Ever wonder how you can get rid of the ugly login screen and have the user jump straight into your app?
The login screen is one of the pain points of building an app and has always required detailed attention from a user experience and design perspective. The last thing a developer wants is to have the user close their app because the login screen didn’t work or it was too annoying to register. However, user authentication and security are extremely important to the success of your Windows Phone and Windows Store app.
User authentication in Universal Windows Store Apps can be achieved in multiple ways; the most flexible is to use the WebAuthenticationBroker API that lets you perform single sign on connections with a Microsoft Account or Facebook or Twitter or any other OAuth-based protocol. Take a look at the sample code here.
If all you need is to identify the user but don’t need access to his social graph (via Facebook or Twitter) or access to his OneDrive account, you can use a little mentioned method to perform authentication based off the primary Microsoft Account of the device. This technique has multiple advantages in that you can use an existing account the user has already signed into already on the device and not have to worry about OAuth or other third-party authentication services breaking down on you.
First, you will need to create an instance of the OnlineIdAuthenticator class.
OnlineIdAuthenticator onlineIdAuthenticator = new OnlineIdAuthenticator();
Secondly, you will need to prepare a service ticket request, OnlineIdServiceTicketRequest. This lets you specify the level of access to resources maintained by Microsoft cloud services. Scopes can be listed with a comma separator if multiple tickets for different resource providers are needed.
OnlineIdServiceTicketRequest serviceTicketRequest = new OnlineIdServiceTicketRequest(“wl.basic”, “DELEGATION”);
OnlineIdServiceTicketRequest serviceTicketRequest = new OnlineIdServiceTicketRequest(“wl.basic wl.contacts_photos wl.calendars”, “DELEGATION”);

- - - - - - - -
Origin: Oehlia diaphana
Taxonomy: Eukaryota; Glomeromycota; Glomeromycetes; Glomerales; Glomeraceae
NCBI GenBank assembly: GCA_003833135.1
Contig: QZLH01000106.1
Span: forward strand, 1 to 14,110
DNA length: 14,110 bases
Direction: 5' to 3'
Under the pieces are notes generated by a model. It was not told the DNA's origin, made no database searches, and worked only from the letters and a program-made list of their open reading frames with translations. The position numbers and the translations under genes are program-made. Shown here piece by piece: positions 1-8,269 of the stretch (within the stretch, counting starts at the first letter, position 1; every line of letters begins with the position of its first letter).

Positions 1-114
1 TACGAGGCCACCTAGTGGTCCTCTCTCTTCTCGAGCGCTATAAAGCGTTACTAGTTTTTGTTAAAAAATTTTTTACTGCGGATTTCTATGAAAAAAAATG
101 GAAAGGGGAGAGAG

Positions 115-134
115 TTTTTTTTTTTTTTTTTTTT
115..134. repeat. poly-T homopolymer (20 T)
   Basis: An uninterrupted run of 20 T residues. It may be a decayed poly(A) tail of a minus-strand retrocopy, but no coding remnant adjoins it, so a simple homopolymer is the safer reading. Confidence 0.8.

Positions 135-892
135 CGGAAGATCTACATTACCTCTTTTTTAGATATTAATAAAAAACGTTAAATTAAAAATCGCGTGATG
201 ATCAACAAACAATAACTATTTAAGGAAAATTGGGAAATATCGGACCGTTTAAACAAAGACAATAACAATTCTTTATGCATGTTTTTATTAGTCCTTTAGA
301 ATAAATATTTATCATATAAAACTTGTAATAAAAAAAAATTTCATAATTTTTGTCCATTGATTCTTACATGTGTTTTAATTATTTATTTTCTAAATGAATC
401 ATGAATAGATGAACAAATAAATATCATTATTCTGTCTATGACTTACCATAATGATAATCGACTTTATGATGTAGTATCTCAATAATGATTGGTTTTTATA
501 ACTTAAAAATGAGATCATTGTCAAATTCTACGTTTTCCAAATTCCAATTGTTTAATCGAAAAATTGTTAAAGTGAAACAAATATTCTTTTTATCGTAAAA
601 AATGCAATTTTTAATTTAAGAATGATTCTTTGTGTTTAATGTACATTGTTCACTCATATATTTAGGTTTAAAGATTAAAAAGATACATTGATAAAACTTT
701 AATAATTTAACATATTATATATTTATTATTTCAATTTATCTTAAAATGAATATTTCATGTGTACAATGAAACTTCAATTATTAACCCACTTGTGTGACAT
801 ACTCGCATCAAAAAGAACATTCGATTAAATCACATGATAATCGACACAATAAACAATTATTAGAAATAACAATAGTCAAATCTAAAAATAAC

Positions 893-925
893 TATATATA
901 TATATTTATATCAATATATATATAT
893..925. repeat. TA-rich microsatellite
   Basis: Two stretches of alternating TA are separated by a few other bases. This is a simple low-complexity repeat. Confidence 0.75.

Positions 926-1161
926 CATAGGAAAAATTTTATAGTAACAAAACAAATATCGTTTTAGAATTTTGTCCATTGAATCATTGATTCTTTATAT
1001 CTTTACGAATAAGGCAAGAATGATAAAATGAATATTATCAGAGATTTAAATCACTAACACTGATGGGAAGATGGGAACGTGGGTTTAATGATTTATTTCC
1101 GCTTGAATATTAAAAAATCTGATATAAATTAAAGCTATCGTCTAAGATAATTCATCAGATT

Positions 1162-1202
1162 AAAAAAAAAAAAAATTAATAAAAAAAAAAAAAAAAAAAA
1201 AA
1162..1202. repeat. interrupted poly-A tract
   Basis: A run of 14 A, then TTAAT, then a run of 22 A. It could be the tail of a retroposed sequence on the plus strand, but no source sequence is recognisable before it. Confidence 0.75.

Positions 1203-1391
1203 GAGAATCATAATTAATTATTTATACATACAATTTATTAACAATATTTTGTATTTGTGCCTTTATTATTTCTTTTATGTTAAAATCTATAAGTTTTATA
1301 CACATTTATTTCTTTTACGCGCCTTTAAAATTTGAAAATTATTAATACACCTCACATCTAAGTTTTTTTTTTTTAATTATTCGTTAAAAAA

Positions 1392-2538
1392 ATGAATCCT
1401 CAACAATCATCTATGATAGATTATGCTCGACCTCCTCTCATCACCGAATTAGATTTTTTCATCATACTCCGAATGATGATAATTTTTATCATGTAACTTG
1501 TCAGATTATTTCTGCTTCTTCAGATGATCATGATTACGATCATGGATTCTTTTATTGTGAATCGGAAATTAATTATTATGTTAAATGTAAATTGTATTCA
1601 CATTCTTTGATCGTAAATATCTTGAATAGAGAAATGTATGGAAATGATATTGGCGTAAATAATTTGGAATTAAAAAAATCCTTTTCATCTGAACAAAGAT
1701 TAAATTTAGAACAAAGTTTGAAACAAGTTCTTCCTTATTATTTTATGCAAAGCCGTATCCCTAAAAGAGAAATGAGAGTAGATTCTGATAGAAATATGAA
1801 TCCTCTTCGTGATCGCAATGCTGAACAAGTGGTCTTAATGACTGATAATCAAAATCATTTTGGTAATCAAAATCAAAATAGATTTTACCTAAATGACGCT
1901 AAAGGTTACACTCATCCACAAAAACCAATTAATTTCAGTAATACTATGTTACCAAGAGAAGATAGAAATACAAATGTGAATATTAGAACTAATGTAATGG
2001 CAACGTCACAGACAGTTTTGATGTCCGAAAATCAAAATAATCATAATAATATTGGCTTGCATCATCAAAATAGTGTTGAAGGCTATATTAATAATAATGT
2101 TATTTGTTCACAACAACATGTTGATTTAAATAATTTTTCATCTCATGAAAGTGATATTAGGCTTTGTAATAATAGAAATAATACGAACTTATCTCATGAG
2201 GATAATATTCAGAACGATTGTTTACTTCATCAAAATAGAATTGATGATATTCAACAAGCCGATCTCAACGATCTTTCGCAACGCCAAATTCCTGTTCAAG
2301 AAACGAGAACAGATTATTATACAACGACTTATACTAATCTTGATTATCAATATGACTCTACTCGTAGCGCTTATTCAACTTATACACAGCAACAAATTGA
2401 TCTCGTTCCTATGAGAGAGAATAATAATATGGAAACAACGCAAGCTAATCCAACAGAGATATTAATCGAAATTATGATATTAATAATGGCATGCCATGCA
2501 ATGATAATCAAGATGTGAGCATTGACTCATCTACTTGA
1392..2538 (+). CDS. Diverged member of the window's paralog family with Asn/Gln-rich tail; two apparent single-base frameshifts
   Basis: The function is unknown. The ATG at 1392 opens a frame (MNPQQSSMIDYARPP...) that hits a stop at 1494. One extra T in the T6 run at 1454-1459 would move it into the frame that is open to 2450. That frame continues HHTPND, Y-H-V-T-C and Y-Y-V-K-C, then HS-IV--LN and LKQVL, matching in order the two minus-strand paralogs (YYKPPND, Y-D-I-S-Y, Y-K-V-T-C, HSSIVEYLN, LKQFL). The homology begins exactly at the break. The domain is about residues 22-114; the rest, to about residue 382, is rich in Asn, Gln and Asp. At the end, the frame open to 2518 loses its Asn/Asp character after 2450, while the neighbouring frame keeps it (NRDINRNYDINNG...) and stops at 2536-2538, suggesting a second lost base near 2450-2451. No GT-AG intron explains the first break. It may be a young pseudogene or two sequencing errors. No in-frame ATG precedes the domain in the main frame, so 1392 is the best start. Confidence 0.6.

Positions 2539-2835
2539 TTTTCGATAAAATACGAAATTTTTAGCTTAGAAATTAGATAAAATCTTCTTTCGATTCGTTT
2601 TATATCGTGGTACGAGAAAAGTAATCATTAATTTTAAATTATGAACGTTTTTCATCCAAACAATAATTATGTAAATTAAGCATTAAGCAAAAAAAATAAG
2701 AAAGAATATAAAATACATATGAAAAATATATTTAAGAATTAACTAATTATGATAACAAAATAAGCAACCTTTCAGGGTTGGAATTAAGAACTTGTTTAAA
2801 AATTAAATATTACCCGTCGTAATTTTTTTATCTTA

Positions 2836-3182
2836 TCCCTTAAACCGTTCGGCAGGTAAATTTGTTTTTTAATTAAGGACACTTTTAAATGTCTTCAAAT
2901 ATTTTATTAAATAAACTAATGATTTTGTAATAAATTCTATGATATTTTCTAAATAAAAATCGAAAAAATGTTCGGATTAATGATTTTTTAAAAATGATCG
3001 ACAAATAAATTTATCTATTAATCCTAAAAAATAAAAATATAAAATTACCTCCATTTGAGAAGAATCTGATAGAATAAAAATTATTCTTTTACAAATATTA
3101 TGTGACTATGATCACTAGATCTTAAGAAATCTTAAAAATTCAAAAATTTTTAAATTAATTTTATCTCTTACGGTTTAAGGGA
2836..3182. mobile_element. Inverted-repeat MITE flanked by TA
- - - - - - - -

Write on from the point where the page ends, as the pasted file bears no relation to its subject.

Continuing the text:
If there is no primary account on the device, you will be asked to login as shown in the following screenshot when you execute the following line of code. If there is a primary account on the device, you will be asked to grant privileges to the app as show in the following screenshot as well.
UserIdentity result = await onlineIdAuthenticator.AuthenticateUserAsync(serviceTicketRequest);
A user who already has a primary Microsoft account and has granted access to this app will not cause any UI dialog or popup with the above code.
The results of the authentication can be retrieved as seen in the following code same. It also returns some user info such as first and last name. You can use the ticket against OneDrive to get the Windows Live basic profile if you wish.
if (result != null && result.Tickets.Value != string.Empty)
// Safe Customer ID
// Error: Unable to get a ticket.
The big advantage of using the OnlineIdAuthenticator is that it truly is single sign on. Once the primary user is signed into the device (which in majority use cases, they already are), multiple apps can get tickets without requiring the user to sign in, users only need to consent once!
There you have it! Straight forward sample code to quickly authenticate a user of your app with the primary Microsoft account of the device. You no longer have to create elaborate login screens, nor worry about the user experience flow as the experience is now seamless.
Contact @ramisayar on Twitter if you have any questions, comments or suggestions.